• Chemicals and chemical products-15%
    • Construction companies- 9%
    • Basic metals-8%
    • Food products & beverages-7%
    • For 2/3rd of the firms’ manager belongs to founding family
    • For 63% of the firms owners are actively involved in day-to-day management
  • Summary statistics of firm characteristics from panel data (Median Firm-year)
    • Assets: 3.16 Mn. $
    • Trade Credit Received: 0.41 Mn. $
    • Average payment period : 87 days
    • Bank Credit Received: 0.43 Mn. $
empirical measures
Empirical measures
  • Proportion of credit from relationships (ranges from 0 to 1)
  • Sample Average
  • Business Relationships
    • Reliable Industry Sources 0.069
    • Met in Professional Setting 0.064
    • Location in same City/Proximity 0.067

Credit from



Credit from



  • Social Relationships
    • Extended Family 0.041
    • Social Acquaintances 0.054
    • Same Caste 0.051
    • Same Native Language 0.055
  • We use two approaches:
    • Simple addition, with equal weights
    • PCA to calculate the weights

Credit from



  • Creditit = Trade Credit from relationship-based sources scaled by firm assets; for firm i in year t
  • Costi= Annualized cost of credit (using discount rate and free credit period reported by survey firms)
  • Controls
    • Financing Sources: Bank Credit and Internal Sources , scaled by firm assets
    • Firm Characteristics: Total Assets, Net Sales, Age (all log transformed)
    • Industry fixed effects to control for heterogeneity in use of trade credit across industries
    • Time fixed effects to control for any change in macroeconomic environment
  • We estimate equation (1) for credit from all relations, business relations, and social relations.
identification strategy
Identification strategy
  • The observed level of relationship-based credit for a given firm is determined simultaneously by the both the credit extended to the firm by its suppliers as well as the firm’s demand for credit.
  • We use Cost of Goods Sold by the firms as a proxy for its demand for trade credit after adjusting for labor cost. It is free credit during a typical trade credit contract period (equation 2).
  • Analytically, our procedure estimates the firm’s true demand for credit independently of any supply-side factors. This demand estimate serves as an instrument for credit demand when estimating the credit supply function (equation 1).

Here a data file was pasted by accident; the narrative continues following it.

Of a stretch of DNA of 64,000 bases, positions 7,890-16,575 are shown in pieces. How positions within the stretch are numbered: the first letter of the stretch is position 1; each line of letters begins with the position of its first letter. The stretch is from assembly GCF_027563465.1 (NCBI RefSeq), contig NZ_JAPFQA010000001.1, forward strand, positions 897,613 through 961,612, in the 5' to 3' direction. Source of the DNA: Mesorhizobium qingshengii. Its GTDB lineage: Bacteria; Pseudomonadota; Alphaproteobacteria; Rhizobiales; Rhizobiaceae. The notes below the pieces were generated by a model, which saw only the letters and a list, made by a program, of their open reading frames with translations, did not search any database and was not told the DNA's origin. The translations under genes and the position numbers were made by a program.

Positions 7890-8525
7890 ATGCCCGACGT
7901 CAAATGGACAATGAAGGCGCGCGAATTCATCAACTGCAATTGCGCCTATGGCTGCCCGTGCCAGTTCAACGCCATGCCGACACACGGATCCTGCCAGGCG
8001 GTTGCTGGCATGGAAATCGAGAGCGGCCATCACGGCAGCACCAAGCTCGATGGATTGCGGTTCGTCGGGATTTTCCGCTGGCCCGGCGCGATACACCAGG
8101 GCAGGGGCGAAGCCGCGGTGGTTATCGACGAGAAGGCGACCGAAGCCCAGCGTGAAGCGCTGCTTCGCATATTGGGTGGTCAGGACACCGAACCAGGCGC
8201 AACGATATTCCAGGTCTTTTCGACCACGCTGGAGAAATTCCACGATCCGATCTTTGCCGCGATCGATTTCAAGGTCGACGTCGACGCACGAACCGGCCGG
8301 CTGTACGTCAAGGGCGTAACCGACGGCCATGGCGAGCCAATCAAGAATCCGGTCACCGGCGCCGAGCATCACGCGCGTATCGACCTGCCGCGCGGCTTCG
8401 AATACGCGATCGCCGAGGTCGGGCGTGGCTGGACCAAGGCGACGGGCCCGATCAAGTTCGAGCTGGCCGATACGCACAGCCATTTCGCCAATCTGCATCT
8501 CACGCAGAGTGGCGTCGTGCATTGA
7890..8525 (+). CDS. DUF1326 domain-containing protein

robustness checks
Robustness checks
  • We recognize the overlap between different types of business and social relationships in survey questions.
    • Use PCA to correct for over-weighting of the proportions of credit received from a particular relationship-based source.
    • All results continue to hold (Table 4, Panel B)
  • We also scale credit by total borrowings instead of total assets.
    • Results continue to hold (Table 4, Panel C)
  • We also do the analysis for various lags of total assets.
    • Results are robust to such changes (Table 5)
economic significance
Economic significance
  • Credit/Total Assets from All Relations
    • Regression Coefficient of
      • Cost:0.22
      • Cost2: (-) 0.20
    • Median cost of credit : 22%
    • Cost at Maximum Credit: 55%
    • Credit at Median Cost (in Mn. $): 0.43
    • Maximum Credit (in Mn. $): 0.88
    • Credit at higher cost (in Mn. $): 0.67
  • Similar results for Credit/Total Borrowings
identifying prospective credit rationed firms
Identifying prospective credit-rationed firms
  • How to identify the likely candidates for credit rationing?
  • Demand for collateralizable assets is the fundamental cost of financing in many existing models of financial constraints (Bernanke and Gertler, 89; Banerjee and Newman, 93; Liberti and Mian (JF, 10)
  • In our tests, the dependent variable Credit from Relationship-based Sources is scaled by assets.
  • We classify the firms in our sample by their assets and run the tests for each class.
identifying credit rationed firms
Identifying credit-rationed firms
  • We augment the Price variables in the previous model with TOP(j)dummy where
    • TOP(j)is a dummy variable taking value 1 if the firm belongs to top j percentile in terms of average assets and zero otherwise, j=10 to 90
  • Using this model we identify firms which are most likely to face credit rationing
  • To run this test, we use two different types of asset distributions:
    • Average assets over the sample period 2001-5
    • Assets in each year (dynamic classification)
  • We find that the bottom 20/30 percent of firms by asset size are at risk of credit-rationing.
  • They are firms with assets less than $1.8-2 mn.
  • Size of a median firm in our full sample is $3.15 mn.
  • The results for the two types of asset distributions are very similar (Table 7)
industry classification of firms at risk of credit rationing
Industry classification of firms at risk of credit rationing
  • Credit rationing is not endemic to particular industries.
  • For example, manufacturing of chemicals and chemical products industry
    • Accounts for 3.3% of the bottom 20% and 5.1% of the bottom 30%,
    • Accounts for 65 firm-year observations in our full sample of 455.
  • Hence the reasons must be firm-specific.
further analysis
Further analysis
  • Firms at risk of rationing vis-à-vis other sample firms
    • Have lower assets (by construction )
    • Receive less trade credit from all sources and relationship-based sources
    • Have higher average payment period
    • Receive less bank credit
    • Are of same age (as on 2005)
    • Have lower profitability
    • Have more outstanding debt in relation to assets (debt overhang)
  • Informal credit is rationed.
  • Overall, we find that firm assets play an important role in credit decisions of the lenders.
  • Creditors appear to ration credit to contain moral hazard problems on the part of borrowers.